But what if Apple used that data to generate on-the-fly maps? There's 10,000 vehicles travelling that road each week. 3911 of those vehicles are supplying Apple with information. That's 3911 data sets that Apple could use to build a map on-the-fly. But then we need to account for car poolers. Say of those 3911 vehicles there's 1000 of them that have a full car of people. The ratio of iPhone users goes up. We'll say of the three extra people per car two have iPhones and the other has an Android phone or nothing. So we're now 2000 extra data sets. Now not only do we have car data we have position on the road data. We can find out how wide a vehicle is because we now have 3 people in a car travelling in the same direction. They are all within 2 meters of each other. We're now building a good picture.

But due to the road change the map is out of date. No worries. Apple has enough data to redraw the map. 5911 people travelling in the same directions has to imply that that's where the road goes. Apple now has the first heuristic AI based mapping system on the commercial market. Apple may or may not be working on this. Given their track record it makes sense to think they are.

Because a Privacy Policy says it collects data it doesn't mean that data is being used for bad purposes. Does Apple collect information? Yes. Does Apple collect personal information? Yes. Does Apple use this information to track you and keep tabs on you and make sure you're not up to naughty things? Given the encryption on this information and it's anonymised it seems implausible. Yes Apple does help law enforcement but only if they go through the proper channels. Apple has gone to great lengths to stop the FBI from forcing them to install backdoors. The idea that Apple doesn't value privacy is a bold faced lie.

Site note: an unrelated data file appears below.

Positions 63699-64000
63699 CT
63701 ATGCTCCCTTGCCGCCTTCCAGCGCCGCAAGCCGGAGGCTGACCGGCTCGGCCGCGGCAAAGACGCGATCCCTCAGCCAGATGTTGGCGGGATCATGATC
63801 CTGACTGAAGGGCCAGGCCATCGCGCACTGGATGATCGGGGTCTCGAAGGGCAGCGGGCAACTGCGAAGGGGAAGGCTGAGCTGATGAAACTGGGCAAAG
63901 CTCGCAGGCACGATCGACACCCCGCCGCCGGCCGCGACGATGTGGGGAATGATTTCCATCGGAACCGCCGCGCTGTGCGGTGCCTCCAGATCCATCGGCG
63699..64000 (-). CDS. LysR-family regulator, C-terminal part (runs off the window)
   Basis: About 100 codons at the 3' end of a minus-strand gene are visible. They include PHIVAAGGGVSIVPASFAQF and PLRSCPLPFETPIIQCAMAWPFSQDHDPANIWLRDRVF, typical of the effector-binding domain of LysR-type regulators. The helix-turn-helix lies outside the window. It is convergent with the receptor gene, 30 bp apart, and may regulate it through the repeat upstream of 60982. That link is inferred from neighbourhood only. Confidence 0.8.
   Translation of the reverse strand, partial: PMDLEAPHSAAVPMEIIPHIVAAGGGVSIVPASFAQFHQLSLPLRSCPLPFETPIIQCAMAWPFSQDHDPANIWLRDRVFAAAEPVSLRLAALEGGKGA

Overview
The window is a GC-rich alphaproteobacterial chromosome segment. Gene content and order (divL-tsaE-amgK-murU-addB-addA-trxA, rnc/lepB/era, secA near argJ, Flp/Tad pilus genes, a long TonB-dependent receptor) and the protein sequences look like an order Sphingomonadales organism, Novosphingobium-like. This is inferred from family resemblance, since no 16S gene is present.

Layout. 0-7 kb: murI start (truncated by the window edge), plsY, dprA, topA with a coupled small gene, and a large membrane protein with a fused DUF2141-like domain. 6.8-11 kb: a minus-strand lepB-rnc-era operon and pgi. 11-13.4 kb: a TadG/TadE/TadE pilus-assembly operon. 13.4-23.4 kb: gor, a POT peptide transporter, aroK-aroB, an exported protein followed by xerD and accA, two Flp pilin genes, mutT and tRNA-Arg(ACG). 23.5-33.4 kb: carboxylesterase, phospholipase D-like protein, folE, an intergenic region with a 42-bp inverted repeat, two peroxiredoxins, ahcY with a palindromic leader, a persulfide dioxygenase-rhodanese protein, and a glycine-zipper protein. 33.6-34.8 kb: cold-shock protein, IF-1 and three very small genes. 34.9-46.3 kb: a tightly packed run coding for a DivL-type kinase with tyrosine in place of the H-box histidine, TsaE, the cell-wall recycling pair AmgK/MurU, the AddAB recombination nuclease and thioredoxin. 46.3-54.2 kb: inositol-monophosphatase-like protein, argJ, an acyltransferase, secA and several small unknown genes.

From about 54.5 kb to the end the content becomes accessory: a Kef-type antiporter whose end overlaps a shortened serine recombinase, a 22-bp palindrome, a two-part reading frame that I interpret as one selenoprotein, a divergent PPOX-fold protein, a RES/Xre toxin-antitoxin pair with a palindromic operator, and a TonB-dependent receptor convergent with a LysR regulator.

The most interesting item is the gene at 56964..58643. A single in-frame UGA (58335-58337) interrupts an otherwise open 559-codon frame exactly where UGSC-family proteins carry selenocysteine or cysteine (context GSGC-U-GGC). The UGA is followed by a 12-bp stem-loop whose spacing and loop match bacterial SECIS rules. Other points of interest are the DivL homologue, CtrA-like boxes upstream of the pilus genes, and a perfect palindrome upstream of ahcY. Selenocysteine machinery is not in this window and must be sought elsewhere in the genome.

Which all leads me back to my statement that the anti-Apple rhetoric is senseless hatred. There is no basis to the lies given by the people who spread the anti-Apple rhetoric. They are lies. Their rhetoric is to try and undermine the work Apple does as being nefarious. The commenter in my previous post turned an argument back on me. He said that Ubuntu's Privacy Policy is only for their website. That scares me because that means Ubuntu has no Privacy Policy for their software. That means the website you might occasionally visit has a policy but not the software that you use everyday... you know the software that can actually pass on your information. You can say that because it's open source software you can tell if information is being collected. But unless you're reading that code before installing that OS from code you can't make that claim at all. Someone could find that code and tell people about it. But in the time the discovery of that code and the patching of that code happens they could have taken anything.

Privacy is a huge problem to tackle. To spread lies and innuendo about a company who is taking an active role in solving the problem is not helping. The commenter on my post is not someone with new ideas. In fact I've dealt with people like this since the 90's when I was on the Amiga platform. It's most likely this person has had very little use of the Apple ecosystem. Most likely this is because they have already formed a discrimination of them. It'll be because Apple doesn't subscribe to their belief system that all software must be free. This system makes the incorrect statement that open source software is safe. Guess what, there is open source data mining software. Is that safe and private?

I'm not attacking the idea of open source. I've used and do use much open source software. What I'm attacking is the idea that open source is safer than closed source. I'm attacking the idea that Apple is a bad player because they stop developers doing whatever they want. It's developers doing whatever they want that has bought about the privacy issue in the first place.

I'm not saying Apple is better than Linux. I'm saying Apple is proving themselves to be a great asset in protecting our privacy. I'm saying ditching that asset because of some useless discrimination is stupid. Agree or not, spreading lies is NOT going to get anyone on your side. Especially when those lies are so easy to disprove.


I am also known as Wooden Wookie and The Postman. This blog is more of a general blog of random thoughts shaped by my life.